Natural Attenuation of Trace Element Availability Assessed by Chemical Extraction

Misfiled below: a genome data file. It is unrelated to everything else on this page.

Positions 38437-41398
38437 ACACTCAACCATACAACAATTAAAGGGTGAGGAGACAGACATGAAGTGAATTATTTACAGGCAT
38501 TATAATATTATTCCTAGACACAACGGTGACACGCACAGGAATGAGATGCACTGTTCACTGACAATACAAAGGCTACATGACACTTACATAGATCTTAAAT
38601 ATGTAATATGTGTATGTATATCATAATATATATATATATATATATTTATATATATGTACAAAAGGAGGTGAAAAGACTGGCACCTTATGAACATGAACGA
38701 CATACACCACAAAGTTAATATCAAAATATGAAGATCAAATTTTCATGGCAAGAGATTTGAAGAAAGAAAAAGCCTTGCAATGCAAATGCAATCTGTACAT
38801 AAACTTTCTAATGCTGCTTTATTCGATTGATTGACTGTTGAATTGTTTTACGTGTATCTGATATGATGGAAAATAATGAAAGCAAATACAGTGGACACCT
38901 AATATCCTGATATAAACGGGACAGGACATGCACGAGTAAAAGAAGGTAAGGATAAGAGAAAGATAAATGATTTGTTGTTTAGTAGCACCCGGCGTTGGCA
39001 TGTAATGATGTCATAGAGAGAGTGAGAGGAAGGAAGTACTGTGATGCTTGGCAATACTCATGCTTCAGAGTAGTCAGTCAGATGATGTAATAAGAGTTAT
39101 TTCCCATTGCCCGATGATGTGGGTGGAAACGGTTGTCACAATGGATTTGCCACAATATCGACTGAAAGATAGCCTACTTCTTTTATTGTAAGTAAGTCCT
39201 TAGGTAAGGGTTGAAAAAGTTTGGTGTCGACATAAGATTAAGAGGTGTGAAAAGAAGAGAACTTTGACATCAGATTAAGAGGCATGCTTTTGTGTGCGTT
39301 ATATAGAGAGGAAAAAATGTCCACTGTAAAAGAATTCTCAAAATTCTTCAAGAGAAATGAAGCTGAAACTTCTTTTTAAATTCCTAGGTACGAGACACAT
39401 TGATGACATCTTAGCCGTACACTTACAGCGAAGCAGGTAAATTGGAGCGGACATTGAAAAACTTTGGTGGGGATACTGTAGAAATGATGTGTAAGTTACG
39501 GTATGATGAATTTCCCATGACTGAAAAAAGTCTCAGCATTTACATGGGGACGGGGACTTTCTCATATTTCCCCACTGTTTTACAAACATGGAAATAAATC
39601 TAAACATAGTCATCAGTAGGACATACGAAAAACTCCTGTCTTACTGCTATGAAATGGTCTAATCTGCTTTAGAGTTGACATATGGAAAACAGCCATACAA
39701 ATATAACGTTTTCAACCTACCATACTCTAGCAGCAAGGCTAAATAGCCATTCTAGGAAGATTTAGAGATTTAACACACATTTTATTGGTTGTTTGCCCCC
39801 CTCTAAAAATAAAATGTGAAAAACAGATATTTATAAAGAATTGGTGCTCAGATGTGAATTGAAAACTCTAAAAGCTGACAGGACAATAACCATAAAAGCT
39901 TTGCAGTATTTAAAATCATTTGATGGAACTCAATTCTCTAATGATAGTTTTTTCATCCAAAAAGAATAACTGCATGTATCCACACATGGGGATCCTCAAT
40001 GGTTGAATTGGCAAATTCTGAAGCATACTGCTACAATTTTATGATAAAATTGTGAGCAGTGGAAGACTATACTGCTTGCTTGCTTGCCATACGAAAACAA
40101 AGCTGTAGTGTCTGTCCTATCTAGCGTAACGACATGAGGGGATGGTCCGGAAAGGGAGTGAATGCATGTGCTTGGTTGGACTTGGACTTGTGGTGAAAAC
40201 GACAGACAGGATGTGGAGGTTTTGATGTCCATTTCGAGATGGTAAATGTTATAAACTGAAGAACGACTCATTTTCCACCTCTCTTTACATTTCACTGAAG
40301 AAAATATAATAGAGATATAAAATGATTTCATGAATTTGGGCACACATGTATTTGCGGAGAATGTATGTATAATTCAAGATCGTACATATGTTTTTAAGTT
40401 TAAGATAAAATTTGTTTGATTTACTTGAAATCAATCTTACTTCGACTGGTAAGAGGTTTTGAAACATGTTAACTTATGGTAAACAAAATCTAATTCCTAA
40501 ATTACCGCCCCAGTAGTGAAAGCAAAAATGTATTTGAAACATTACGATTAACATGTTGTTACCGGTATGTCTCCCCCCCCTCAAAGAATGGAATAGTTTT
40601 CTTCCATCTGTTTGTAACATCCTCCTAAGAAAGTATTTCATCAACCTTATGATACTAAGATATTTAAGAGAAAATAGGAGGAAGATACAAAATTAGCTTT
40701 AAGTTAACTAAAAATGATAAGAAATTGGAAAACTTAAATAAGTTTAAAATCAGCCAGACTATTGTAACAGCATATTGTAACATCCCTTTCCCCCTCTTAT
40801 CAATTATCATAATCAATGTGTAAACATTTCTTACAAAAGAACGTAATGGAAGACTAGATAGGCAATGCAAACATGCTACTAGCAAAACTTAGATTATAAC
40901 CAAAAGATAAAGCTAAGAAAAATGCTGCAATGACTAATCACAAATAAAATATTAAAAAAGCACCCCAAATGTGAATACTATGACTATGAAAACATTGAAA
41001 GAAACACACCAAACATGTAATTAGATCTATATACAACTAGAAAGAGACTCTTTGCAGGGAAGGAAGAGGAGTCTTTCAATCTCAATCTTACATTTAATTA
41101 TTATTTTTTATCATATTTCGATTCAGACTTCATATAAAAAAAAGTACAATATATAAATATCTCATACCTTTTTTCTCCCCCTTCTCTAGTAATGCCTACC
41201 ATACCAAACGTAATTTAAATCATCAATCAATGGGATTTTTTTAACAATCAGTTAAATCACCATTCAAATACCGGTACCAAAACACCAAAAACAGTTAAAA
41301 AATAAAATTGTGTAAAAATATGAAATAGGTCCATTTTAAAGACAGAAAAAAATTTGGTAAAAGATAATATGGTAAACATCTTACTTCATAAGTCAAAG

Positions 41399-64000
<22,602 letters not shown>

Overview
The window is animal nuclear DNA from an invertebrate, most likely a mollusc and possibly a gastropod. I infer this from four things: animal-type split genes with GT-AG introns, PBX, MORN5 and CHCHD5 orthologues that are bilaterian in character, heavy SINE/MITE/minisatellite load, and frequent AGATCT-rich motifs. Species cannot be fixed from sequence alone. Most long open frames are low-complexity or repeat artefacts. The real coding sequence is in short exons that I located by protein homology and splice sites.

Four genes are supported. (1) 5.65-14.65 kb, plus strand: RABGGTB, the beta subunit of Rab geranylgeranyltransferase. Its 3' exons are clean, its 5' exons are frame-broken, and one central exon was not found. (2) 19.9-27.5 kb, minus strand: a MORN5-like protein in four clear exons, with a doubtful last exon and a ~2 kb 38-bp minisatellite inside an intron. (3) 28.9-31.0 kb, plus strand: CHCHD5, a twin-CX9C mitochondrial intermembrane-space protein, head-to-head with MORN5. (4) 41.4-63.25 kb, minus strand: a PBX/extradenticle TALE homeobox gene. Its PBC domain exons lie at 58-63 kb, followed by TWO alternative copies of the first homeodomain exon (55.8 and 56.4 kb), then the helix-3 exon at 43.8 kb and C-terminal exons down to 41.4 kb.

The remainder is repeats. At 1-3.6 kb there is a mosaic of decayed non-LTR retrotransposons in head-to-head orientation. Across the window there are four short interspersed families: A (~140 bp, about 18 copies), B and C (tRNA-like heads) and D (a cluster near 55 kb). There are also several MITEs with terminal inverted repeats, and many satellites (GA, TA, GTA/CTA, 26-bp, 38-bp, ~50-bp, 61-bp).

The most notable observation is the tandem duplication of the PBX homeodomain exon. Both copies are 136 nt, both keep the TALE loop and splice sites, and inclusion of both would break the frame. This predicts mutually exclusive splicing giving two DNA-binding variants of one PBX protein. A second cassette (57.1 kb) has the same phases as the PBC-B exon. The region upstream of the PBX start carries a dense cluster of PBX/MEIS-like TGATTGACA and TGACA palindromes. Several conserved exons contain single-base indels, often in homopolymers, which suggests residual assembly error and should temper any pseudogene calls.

The potential mobility and availability of trace elements depend on their total concentration in the soil, in soil solution, and in exchangeable forms. Retention and release reactions of solute with different components of the soil matrix govern the chemical behavior of trace elements. For elements freshly added to soils, the partitioning between the soil solution and the solid phase gradually changes with time until it reaches a state of pseudoequilibrium. The rate at which this equilibrium is attained is not only a time-dependent process, but it is also governed by the nature of the trace element and soil properties. These issues are discussed in more detail in Chapter 4 to Chapter 6. Predictions of persistence, the potential mobility, and the bioavailability of trace elements in contaminated soils currently require both chemical and biological methods (Kennedy et al. 1997), especially to quantify the fraction of trace elements available for biological uptake. However, chemical surrogates for assessing bioavailability have long been sought due to their simplicity and rapidity, in comparison to biological methods. Chemical methods include single and sequential extraction methods, which have both been used to quantify the concentration of trace elements available for plant uptake (He and Singh 1993a; Singh et al. 1995; Narwal and Singh 1998; Almås et al. 1999; Kukier and Chaney 2000). Sequential extraction procedures can provide more detailed information on the association of a trace element with soil components in comparison to a single extraction (Pickering 1986). The initial stages of a sequential extraction procedure have similarity to a single extraction and have been used to assess the potential short-term biological uptake of trace elements. The objective of this chapter is to discuss the use of chemical extraction procedures to assess natural attenuation of trace element availability in soils. Examples from different experiments, conducted under different soil and environmental conditions, will be cited to illustrate the effectiveness of different chemical extraction procedures in assessing the attenuation of trace element mobility or availability in soils.